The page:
Paris: Association for the Development of Education in Africa, ADEA, 2006. 41 p.
Caillods, Françoise
Phillips, Michelle
Poisson, Muriel
Talbot, Christopher
Association for the Development of Education in Africa (ADEA) Biennale on Education in Africa (Libreville, Gabon, March 27-31, 2006)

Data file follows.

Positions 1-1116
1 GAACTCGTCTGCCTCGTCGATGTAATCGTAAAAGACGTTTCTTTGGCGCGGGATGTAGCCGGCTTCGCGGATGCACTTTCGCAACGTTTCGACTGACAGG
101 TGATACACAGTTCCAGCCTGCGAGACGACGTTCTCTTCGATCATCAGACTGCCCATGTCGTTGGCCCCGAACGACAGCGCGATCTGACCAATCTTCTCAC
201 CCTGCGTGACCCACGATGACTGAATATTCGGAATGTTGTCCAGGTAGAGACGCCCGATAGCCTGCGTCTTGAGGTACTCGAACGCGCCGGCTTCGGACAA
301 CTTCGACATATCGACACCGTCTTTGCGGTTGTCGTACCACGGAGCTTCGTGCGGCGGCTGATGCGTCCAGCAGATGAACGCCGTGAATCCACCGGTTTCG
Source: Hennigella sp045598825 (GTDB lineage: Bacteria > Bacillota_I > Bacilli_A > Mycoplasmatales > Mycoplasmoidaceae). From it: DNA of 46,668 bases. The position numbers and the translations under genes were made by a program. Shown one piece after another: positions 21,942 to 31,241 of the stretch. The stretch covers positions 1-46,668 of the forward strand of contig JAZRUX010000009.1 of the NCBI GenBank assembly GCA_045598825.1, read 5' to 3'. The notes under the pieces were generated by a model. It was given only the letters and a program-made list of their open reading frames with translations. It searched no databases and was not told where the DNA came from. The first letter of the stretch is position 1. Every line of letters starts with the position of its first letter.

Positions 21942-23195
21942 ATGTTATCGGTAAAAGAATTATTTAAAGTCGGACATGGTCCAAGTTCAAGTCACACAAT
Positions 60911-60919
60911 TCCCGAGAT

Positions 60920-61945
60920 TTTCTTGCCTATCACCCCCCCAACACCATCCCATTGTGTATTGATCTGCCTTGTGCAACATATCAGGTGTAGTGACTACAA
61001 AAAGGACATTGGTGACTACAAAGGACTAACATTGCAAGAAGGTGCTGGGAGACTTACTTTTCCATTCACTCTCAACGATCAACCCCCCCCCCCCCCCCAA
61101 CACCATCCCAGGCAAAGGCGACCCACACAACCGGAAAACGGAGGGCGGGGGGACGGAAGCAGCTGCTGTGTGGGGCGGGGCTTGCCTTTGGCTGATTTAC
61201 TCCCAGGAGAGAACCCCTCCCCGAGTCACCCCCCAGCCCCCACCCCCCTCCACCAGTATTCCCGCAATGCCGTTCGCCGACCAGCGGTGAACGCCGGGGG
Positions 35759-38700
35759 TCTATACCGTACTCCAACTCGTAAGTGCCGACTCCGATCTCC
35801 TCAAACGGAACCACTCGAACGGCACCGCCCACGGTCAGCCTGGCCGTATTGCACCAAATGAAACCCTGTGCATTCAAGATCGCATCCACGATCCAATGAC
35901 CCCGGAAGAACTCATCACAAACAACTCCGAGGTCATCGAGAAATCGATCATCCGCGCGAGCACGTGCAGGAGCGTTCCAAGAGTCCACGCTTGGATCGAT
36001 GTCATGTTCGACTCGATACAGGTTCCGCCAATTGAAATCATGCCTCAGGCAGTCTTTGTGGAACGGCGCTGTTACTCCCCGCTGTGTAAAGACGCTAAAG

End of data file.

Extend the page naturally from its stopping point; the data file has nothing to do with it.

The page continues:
Over the past years, great efforts have been made to increase the number of children that have access to education in Africa. A good number of countries have succeeded in increasing significantly the number of children enrolled in very few years. They have done so by abolishing school fees and also encouraging the development of community schools, and/or by recruiting teachers at lower costs. More funds have been mobilized for education and national and international development. On the whole, countries spent a lot more on education in 2002 than they did in 1990 and this movement is expected to accelerate. These examples illustrate that when there is political will, it is possible to increase education provision and access relatively quickly with the support of the international community. The challenge now is to increase the quality of education.A closer scrutiny of enrolment ratios in countries which have high gross enrolment ratios shows, however, that a certain proportion of school-age children still do not have access to primary education. This proportion varies between 30per cent and 60per cent of the lowest income group. Some serious factors outside of the immediate scope of action of ministries of education are preventing fulfillment of the objective of Education For All (EFA). These are extreme poverty, HIV and AIDS, conflict and emergency situations, and corruption and ineffective use of resources. This paper analyzes how each of these factors can slow down or even prevent the implementation of EFA and provides some suggestions on how to tackle such problems.The attention of policy-makers and agencies has to be drawn to the case of the least privileged sections of the population (the poor, AIDS orphans and victims of numerous conflicts), and special measures have to be devised and difficult decisions made if Education for All is to become a reality. It is a challenge for governments and educators to provide equal learning opportunities for all. It is a further challenge for governments to tackle the issue of ineffective use of resources and corruption. This will require serious political will, collaboration among various ministries and actors in society, and support from the international community.
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